Today’s song is one of my favorites – its retro funk sound is not only perfect for my Booty Shaker playlist, it’s also got really good lyrics. Basically, its message is that it doesn’t matter about our differences –

Hollywood, or in the hood, it don’t matter…

Tight fade, or long braids, it don’t matter…

East coast or west coast, it don’t matter…

Either way, it’s all good.”

This is Robert Randolph and the Family Band’s Ain’t Nothing Wrong with That. Time for a little chair dancing!

US versus Them (uhh, that means all y’all who are not us and, no, I don’t find that at all confusing)

We’ve been watching “The Bridge” lately, a show on two police detectives trying to solve crime on the El Paso/ Ciudad Juarez border. It’s highlighted the us v them mentality that seems to be everywhere in politics these days.

What is the difference that happens on the border of our country? The U.S.-Mexico border seems to be so much more controversial than the U.S.-Canada border. Why is that? What makes the difference in our perception? Do we see Canadians as more like us than Central and South Americans? I’m willing to bet the Canadians (especially the French-Canadians) don’t see themselves the same as us on the south side of that particular border. Are Canadian immigrants OK and Mexican immigrants not? Do we have different objectives in each of these cultures? Or does it just feel different on the inside of our culture?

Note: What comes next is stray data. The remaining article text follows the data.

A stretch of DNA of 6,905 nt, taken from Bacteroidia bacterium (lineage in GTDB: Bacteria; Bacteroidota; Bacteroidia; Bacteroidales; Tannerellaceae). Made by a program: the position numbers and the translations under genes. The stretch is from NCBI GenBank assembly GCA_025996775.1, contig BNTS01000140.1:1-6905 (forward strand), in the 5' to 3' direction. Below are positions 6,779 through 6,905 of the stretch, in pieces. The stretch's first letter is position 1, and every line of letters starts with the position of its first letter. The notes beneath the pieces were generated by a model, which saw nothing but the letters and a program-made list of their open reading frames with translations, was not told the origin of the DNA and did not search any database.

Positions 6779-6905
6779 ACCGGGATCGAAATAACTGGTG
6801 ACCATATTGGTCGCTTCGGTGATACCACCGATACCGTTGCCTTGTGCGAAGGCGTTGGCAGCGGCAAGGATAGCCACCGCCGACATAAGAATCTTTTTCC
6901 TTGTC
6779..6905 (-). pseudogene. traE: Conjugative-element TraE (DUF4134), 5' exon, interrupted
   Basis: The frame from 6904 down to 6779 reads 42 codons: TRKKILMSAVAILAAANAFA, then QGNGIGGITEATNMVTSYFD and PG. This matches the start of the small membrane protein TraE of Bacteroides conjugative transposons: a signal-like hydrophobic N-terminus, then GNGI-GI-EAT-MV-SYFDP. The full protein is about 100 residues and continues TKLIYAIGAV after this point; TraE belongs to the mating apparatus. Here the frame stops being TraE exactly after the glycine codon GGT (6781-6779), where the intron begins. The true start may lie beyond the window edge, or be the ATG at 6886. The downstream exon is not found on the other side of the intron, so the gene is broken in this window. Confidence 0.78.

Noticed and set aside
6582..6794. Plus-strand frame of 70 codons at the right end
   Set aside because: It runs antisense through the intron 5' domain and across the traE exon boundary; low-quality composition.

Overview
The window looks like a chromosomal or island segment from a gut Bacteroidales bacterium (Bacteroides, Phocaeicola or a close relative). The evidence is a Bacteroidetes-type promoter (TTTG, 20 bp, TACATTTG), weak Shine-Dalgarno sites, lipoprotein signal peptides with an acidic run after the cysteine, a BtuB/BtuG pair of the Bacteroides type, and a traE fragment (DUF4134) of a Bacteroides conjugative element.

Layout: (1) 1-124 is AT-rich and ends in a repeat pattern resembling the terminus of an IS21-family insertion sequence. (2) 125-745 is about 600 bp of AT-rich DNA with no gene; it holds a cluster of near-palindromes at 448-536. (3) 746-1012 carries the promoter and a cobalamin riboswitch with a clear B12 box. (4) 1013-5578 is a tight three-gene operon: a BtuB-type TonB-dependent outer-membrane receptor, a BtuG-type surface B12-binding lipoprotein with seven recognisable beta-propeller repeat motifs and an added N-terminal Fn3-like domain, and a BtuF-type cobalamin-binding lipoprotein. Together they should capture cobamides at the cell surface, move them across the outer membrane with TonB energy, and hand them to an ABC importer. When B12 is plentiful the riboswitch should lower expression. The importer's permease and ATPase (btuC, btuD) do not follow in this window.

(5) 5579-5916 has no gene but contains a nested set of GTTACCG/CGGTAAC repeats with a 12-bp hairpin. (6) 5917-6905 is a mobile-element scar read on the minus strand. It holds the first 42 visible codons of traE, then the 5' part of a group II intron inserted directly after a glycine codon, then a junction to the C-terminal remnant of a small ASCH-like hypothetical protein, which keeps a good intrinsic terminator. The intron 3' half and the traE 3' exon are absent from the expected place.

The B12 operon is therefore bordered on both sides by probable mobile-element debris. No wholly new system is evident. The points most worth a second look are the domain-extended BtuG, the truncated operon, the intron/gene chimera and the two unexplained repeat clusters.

US versus Them – What’s really the difference in these two groups of people, except their labels?

I live in a city where 2/3 of the population has Hispanic or Latino ancestry and 40% of the households speak a foreign language (likely Spanish) in the home. In many ways, this is a city where the residents are as at home in the U.S. as they are in Central or South America. Do we love these neighbors any less than those who have European ancestry? Many of them are U.S. born of immigrant parents. Do we love these first-generation people any more than someone who has just arrived from another country? I struggle with why many in our nation condemn people who are “other” (other than themselves, meaning of different backgrounds) when, at some point, our ancestors were also ‘other’ to the residents of our nation. Can we not accept each other as individuals, without judging stereotypes?

This belief that “we” are somehow superior to “them” is known as ethnocentrism. It lacks humility and requires broad assumptions about others. I think I can safely argue that the British had this same ethnocentrism about the American colonies, and look where that got them.

I’ll leave you with this quote, it seems appropriate for a time in which we’re debating immigration and our role on the world stage. It’s as appropriate now as it was in the 19th and 20th centuries.

The love of one’s country is a splendid thing. But why should love stop at the border? Pablo Casals, Spanish cellist and conductor (1873-1976)